Speak Of The Dead
5/4/2006 - Review by: Eric Compton
Rage - Speak Of The Dead - 2006 - Nuclear Blast
This new album is the first Nuclear Blast release for the group. In the past they have courted with the likes of G.U.N, Noise, and SPV. This is also the fourth consecutive album to feature the three piece of Victor Smolski (guitar), Peavy (bass), and Mike Terrana (drums). This is the third time that the band has had four albums back to back with the same line-up. If history is any indication this will be the last record to feature the same group of musicians. But time will tell with that theory, in the meantime we have the subject at hand, "Speak Of The Dead". Producing this record is once again Charlie Bauerfield, who has produced numerous albums for the band in the past. The symphony parts on the record are played with the Minsk (White Russia) Symphonic Orchestra, who contribute their melodies and brooding backgrounds to HALF of this record. Very interesting considering in the past the orchestra records consumed all of the material. This time around Peavy and company decided to please both sets of fans by using the symphony on the first eight tracks and having the last seven songs as straight forward three piece power/thrash. I enjoyed the "XIII" album from the group but really disliked the elements found on "Ghosts" and "Lingua Mortis". For me personally I have always enjoyed the middle era of Rage, really preferring current Grave Digger guitarist Manni Schmidt over Victor Smolski any day of the week. I found "Unity" to be a bit complicated and "choppy" and the follow-up, "Soundchaser", to be a bit watery and thin. What is to be found with this new effort?
I find this new release really disappointing, almost a curtain call for the band and their legacy. At times the band shows off some brilliant numbers, the obvious highlight being "Full Moon", with its punchy rhythm and melodic chorus easily hooking me in like the band's early work on "The Missing Link". But while Manni Schmidt's guitar tone was clean and crisp, Victor Smolski's guitar riffs are completely the opposite. His work on the Rage albums thus far is very entertaining, but here I find it very boring and uninspired. It is as if his riffs have ran their course and the material just doesn't sound refreshing any longer. You can hear a song like "No Regrets" and immediately think Rage, Rage, Rage, but this time around the guitar tone is too far down, sounding a bit quirky and mechanical in delivery. But it isn't completely Smolski's fault as the songwriting and chorus parts for Peavy are very processed and weak. Most of the "metal" cuts here are built on the same platform as the "Unity" material, with songs like "Be With Me Or Be Gone", "Kill Your Gods", and the title cut all possessing those downtuned, groovy riffs that have the wacky effects all over the place. Of the symphonic cuts, five are instrumentals. Huh? The remaining symphony pieces are a ballad and two groove oriented numbers that are ruined by the background orchestra bits.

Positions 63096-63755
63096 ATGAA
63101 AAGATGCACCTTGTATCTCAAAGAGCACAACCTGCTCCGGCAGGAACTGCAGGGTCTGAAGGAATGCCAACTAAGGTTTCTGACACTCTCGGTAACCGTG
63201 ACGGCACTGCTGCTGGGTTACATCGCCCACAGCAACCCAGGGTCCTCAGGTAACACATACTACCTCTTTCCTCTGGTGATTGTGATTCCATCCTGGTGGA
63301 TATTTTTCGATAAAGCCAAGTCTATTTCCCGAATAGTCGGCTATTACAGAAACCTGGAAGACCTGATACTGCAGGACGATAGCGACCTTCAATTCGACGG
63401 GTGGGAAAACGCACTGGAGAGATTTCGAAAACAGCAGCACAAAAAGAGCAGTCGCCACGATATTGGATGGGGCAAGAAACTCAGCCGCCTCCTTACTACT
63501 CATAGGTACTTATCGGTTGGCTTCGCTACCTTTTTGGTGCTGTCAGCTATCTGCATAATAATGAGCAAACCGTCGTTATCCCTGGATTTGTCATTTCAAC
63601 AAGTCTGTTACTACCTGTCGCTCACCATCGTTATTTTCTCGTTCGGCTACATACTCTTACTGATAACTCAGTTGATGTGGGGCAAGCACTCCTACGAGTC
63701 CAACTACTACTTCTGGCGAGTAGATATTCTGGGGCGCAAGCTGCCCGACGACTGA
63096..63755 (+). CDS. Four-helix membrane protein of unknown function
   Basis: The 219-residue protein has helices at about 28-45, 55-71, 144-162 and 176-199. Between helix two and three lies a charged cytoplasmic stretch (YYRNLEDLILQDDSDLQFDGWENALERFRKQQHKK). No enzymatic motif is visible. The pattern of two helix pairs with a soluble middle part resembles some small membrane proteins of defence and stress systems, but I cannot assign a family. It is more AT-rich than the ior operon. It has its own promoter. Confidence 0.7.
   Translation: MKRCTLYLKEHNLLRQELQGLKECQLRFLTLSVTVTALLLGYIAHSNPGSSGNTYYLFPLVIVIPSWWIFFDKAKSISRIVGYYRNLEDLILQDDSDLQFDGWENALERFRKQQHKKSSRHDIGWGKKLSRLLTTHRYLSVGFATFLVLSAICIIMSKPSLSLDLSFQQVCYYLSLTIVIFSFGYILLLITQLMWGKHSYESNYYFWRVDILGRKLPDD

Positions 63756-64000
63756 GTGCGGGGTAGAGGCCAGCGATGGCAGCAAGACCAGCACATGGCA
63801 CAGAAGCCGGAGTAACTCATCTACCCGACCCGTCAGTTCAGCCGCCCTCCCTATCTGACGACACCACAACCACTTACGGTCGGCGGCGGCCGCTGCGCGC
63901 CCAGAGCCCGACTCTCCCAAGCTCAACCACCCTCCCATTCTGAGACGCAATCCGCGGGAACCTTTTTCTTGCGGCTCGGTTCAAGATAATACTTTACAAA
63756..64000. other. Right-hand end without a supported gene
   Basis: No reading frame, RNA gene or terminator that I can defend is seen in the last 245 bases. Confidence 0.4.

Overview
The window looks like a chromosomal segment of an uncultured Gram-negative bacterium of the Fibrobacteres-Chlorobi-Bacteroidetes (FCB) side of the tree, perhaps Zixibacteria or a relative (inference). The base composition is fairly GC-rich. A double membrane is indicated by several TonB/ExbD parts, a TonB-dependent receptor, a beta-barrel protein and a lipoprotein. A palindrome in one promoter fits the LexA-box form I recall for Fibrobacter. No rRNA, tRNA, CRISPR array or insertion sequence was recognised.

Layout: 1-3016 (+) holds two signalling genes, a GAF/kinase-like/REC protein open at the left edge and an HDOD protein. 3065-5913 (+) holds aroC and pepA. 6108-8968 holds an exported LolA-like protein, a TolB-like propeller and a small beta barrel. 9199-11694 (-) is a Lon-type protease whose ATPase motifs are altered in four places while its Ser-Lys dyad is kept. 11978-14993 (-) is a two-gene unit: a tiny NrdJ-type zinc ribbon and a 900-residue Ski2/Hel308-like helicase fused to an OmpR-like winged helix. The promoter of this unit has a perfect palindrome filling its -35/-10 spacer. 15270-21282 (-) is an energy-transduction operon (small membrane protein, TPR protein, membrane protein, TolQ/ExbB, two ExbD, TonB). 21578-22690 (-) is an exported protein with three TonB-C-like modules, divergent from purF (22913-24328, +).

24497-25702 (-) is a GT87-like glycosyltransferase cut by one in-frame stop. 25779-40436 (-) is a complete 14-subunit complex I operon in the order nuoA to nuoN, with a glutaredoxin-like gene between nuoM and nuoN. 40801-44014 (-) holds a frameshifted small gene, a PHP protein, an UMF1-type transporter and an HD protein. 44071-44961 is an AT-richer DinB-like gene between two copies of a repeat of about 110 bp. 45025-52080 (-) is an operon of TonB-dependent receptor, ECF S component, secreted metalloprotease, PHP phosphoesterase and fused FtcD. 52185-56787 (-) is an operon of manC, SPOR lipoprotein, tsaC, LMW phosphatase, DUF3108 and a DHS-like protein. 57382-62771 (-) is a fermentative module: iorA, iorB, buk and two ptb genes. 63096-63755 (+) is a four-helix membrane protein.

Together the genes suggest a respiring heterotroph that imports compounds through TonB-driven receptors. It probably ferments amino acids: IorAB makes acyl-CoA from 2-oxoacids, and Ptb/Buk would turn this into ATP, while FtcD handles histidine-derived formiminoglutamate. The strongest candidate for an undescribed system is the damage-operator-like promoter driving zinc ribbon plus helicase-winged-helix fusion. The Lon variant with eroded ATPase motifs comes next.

In all honesty, Rage hasn't put out a great record since 1997 with "End Of All Days". Since then it just seems like the band is having identity problems and I'm not sure if Victor Smolski is helping matters. I would love to see Rage take a few years off, join up with Manni Schmidt (who thus far isn't working out very well with Grave Digger musically), and return with an album closer to "Trapped" or "The Missing Link". If Smolski stays, and history says he won't, then at least add another thick guitar player to the mix to capture that heavy thrash sound of "Black In Mind".
Bottom Line - At this point I can honestly say that Germany's Holy Trinity (Grave Digger, Rage, Running Wild) are on their last legs.
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